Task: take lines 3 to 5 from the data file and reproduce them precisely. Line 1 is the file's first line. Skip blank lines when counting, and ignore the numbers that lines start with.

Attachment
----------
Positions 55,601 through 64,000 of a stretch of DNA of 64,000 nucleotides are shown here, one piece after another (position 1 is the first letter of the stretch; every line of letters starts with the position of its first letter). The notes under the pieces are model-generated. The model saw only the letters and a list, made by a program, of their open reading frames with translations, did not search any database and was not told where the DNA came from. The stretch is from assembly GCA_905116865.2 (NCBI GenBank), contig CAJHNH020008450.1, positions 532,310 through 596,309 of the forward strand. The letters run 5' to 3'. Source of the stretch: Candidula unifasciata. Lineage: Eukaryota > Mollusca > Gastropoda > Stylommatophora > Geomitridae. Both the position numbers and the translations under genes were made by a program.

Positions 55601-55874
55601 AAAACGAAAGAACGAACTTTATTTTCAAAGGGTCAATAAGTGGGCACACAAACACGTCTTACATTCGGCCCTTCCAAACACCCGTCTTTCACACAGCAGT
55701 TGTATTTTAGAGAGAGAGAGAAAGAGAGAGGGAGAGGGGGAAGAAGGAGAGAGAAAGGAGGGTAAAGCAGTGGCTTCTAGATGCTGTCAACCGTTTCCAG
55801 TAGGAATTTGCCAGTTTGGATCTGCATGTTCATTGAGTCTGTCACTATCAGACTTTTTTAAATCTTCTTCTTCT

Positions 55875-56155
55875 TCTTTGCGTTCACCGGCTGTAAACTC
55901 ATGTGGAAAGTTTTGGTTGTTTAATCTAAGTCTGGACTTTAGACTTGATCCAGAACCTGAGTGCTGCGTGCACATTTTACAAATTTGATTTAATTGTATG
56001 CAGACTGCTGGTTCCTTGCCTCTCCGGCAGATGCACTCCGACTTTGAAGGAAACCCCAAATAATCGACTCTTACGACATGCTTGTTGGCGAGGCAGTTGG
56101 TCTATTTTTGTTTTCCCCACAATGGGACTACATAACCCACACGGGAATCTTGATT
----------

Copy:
55601 AAAACGAAAGAACGAACTTTATTTTCAAAGGGTCAATAAGTGGGCACACAAACACGTCTTACATTCGGCCCTTCCAAACACCCGTCTTTCACACAGCAGT
55701 TGTATTTTAGAGAGAGAGAGAAAGAGAGAGGGAGAGGGGGAAGAAGGAGAGAGAAAGGAGGGTAAAGCAGTGGCTTCTAGATGCTGTCAACCGTTTCCAG
55801 TAGGAATTTGCCAGTTTGGATCTGCATGTTCATTGAGTCTGTCACTATCAGACTTTTTTAAATCTTCTTCTTCT